RALEIGH- The North Carolina House approved hydraulic fracturing gas drilling or more commonly known as fracking, 66 to 43 Thursday.
But legislators probably did not anticipate their vote would be inspiration for an amusement park ride in Orlando, Fla.
Universal Studios Florida Attractions announced late Sunday plans to add a new ride to the amusement park, “Earthquake 2.0 North Carolina USA.” The new 20-minute ride will allow guests to explore North Carolina fracking, which will climax in a simulated 8.3 magnitude earthquake.
Fracking involves injecting a drilled well with chemicals, water and sand at high speed to break up shale rock deep underground and free trapped natural gas. It has been long suspected fracking cause earthquakes, but was finally confirmed this past Friday by The National Research Council report, “Induced Seismicity Potential in Energy Technologies.”
“We are excited to bring back an old favorite ride back, with a new twist,” said Bill Davis, President & COO of Universal Orlando.
“It is probably unfortunate for those in North Carolina, given the circumstances, but hey, nobody asked Kansas residents before they made Twister.”
The Orlando amusement park had a similar ride “Earthquake: The Big One” that simulated an 8.3 magnitude earthquake from a San Francisco subway train, which ran from 1990-2002. Earthquake North Carolina however guests experience the earthquake from the safety of an extended cab Ford pickup truck splattered with “Bush/Cheney” bumper stickers, with giant oversized stainless steel Truck Nutts dangling from the bed.
“We really wanted our guests to experience the type of individual that would risk their own personal safety and the safety of thousands others, for something so materialistic as natural gas and oil,” said Davis.
The Senate will take up the North Carolina fracking bill this week for consideration of minor amendments before landing on the governor’s desk. If the bill passes as expected, fracking would begin in the state of North Carolina starting in 2014.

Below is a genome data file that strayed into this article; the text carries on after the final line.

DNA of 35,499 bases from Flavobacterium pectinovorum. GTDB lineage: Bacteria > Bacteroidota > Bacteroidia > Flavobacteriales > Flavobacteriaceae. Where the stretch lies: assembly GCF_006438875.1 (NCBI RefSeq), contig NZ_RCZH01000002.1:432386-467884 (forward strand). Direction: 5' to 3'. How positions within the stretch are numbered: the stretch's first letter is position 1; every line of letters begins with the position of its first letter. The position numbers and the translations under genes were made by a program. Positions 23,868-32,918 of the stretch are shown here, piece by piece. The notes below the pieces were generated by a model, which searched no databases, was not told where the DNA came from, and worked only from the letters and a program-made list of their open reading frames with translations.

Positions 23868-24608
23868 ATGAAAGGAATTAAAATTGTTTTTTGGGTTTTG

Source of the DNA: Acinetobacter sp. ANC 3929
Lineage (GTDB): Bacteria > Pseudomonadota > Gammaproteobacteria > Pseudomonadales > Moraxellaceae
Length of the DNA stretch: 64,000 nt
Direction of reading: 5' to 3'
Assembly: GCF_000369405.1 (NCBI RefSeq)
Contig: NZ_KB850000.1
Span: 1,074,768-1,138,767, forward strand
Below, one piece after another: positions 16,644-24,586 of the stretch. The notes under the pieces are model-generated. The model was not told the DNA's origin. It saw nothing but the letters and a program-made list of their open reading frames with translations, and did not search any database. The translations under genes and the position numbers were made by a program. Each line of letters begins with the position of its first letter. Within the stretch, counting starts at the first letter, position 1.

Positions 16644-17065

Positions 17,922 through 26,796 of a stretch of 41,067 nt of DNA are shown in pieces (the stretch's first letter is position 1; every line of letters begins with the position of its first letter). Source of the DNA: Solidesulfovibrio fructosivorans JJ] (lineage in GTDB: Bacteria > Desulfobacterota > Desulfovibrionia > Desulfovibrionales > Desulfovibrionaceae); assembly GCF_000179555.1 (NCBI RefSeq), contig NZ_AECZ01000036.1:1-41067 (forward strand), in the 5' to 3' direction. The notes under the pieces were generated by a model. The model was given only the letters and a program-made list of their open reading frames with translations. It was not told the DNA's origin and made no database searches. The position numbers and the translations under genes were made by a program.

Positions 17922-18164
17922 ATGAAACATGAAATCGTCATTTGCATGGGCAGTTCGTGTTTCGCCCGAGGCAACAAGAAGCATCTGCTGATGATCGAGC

But bill supporters seem to be not worried about how an amusement park in Orlando might impact the state’s image.
“This bill has always been about jobs,” said Rep. Mitch Gillespie, R-McDowell.
“Good to know we are not only creating jobs in North Carolina through fracking, but also in Florida.”
Gillepsie even dismissed claims fracking causes earthquake, saying it was completely safe and job creation is what is really important. But not everyone agrees.
“So I bet the GOP will claim it created jobs when it hires contractors to clean up the aftermath of earthquakes in North Carolina,” said Ben Olson, a 32-year-old Raleigh native.
“Wow, just wow. Good to know I can relive the trauma all over again in Florida though, if I want to.”
The National Research Council also disagrees, who says yes fracking can cause earthquakes, especially when companies pump the wastewater from those operations back down into deep sandstone or other formations for permanent disposal. In January, wastewater injection was blamed for earthquakes that had just occurred in Youngstown, Ohio, on Christmas Eve and again on New Year’s Eve, measuring 2.7 and 4.0 on the Richter scale, respectively.
Gillepsie however argues oil independence is more important than the risk of earthquakes.
“This bill is not only about creating jobs, but also stopping the US dependence on Middle Eastern oil,” said Gillepsie.
“We currently bankroll terrorist by relying on foreign oil. This is about US energy independence. I can’t recall where any instance of trying to decrease our reliance on Middle Eastern oil has been a bad thing.”
The North Carolina Senate will take up the fracking bill this week. “Earthquake 2.0 North Carolina USA” is expected to open next summer.